The typical two- and five-year fixed rates on the market have increased month on month for the first time since June 2021, according to Moneyfacts.
Some average mortgage rates are creeping upwards, despite the Bank of England leaving the base rate unchanged last week.
The typical two- and five-year fixed rates on the market have increased month on month for the first time since June 2021, Volgens Moneyfacts co.uk.
It said overall average two- and five-year fixed rates rose by 0.04 percentage points month on month in November, reaching 2.29% en 2.59% onderskeidelik. In October, the average two-year fixed rate was 2.25% and the average five-year fixed rate was 2.55%.
The most significant re-pricing was in the 35% deposit bracket, het dit gesê.
Despite the recent increases, average rates for two- and five-year fixed deals are still lower than a year ago, Moneyfacts added.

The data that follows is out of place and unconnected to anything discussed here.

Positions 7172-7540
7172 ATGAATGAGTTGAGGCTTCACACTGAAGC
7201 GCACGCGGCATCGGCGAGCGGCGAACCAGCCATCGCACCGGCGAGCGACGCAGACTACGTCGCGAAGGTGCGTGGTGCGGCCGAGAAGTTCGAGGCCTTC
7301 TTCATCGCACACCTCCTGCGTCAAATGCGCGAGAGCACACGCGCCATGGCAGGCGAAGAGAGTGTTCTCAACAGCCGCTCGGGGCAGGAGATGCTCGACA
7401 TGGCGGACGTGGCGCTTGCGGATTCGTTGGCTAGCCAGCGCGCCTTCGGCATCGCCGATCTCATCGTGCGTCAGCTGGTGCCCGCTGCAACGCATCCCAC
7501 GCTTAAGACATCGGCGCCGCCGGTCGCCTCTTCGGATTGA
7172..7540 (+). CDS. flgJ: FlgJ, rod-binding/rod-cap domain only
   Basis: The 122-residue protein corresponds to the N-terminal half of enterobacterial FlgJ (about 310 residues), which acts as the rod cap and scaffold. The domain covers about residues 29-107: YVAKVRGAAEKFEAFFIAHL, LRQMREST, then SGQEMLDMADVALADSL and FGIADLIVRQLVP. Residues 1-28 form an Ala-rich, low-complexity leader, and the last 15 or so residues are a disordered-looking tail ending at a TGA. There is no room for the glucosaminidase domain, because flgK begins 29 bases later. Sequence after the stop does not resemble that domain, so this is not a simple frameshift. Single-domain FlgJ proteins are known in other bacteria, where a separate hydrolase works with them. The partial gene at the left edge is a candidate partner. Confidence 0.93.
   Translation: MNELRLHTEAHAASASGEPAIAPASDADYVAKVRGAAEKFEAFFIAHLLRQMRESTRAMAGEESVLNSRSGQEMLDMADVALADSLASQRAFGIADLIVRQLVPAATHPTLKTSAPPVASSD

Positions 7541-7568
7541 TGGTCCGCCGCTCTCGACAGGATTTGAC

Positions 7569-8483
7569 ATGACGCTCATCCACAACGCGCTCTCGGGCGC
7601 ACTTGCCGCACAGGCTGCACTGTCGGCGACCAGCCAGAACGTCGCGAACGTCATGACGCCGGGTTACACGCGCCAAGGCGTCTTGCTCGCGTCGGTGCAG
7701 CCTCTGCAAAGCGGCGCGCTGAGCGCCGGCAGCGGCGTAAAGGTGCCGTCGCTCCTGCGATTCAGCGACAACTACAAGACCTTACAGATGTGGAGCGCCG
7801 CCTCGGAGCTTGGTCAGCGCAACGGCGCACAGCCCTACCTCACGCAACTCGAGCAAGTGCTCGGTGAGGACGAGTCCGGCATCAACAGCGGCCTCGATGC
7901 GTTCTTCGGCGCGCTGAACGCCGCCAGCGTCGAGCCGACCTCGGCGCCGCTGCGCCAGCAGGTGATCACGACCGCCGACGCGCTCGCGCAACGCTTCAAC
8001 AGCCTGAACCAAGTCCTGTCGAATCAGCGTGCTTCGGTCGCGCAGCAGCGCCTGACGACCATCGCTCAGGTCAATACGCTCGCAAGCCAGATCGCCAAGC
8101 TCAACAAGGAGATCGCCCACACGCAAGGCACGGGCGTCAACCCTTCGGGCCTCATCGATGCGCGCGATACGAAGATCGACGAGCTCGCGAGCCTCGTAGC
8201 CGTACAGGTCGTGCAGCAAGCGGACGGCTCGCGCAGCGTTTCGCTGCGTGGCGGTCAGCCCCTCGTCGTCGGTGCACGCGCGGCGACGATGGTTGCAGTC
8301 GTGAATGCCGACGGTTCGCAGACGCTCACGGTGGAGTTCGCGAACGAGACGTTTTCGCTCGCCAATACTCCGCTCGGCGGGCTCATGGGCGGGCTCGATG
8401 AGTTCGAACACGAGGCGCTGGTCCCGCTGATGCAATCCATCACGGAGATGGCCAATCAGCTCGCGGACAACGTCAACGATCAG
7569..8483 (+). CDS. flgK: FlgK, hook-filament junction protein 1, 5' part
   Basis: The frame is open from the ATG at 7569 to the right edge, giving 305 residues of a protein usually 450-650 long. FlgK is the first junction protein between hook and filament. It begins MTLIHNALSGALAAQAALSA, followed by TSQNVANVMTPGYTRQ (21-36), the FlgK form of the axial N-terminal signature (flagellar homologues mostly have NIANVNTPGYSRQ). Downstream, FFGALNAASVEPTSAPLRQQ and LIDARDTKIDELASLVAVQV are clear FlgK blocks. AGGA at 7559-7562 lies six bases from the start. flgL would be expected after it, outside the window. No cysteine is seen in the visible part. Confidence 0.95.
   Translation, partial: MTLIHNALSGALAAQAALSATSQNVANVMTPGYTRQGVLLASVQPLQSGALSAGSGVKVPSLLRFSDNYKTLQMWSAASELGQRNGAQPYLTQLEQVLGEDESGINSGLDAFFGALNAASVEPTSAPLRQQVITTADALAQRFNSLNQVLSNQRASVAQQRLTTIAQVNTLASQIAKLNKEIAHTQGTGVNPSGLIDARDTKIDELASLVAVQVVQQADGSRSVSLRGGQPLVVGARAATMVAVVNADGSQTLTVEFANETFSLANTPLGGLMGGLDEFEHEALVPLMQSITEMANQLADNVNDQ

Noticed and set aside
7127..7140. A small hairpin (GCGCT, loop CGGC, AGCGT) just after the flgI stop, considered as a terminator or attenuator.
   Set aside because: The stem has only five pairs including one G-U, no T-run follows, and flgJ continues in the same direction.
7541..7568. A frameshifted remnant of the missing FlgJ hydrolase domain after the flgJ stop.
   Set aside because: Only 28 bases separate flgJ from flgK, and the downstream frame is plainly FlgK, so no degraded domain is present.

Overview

There have already been signs that mortgage lenders are pricing in expectations that interest rates will soon rise, with many deals with ultra-low rates below 1% having disappeared in recent weeks.
The Bank of England left the base rate unchanged at 0.1% on Thursday last week, although there are expectations that an increase could come soon amid inflationary pressures including soaring energy costs.
In better news for borrowers, the choice of mortgage deals on the market has exceeded 5,000 for the first time since March 2020, wanneer 5,222 deals were available.
Moneyfacts counted 217 more products on offer compared with last month, taking the total number of home loans available to 5,156.
Many mortgages were pulled last year amid the uncertainty caused by the coronavirus pandemic – and in a positive development for first-time buyers Moneyfacts said that low-deposit deals are among the most notable recent increases.
Eleanor Williams, a finance expert at Moneyfacts, gesê: “Seeking out independent financial advice to assess the changing market is vital to ensure the best possible deal can be secured considering the rate, associated fees and incentives.”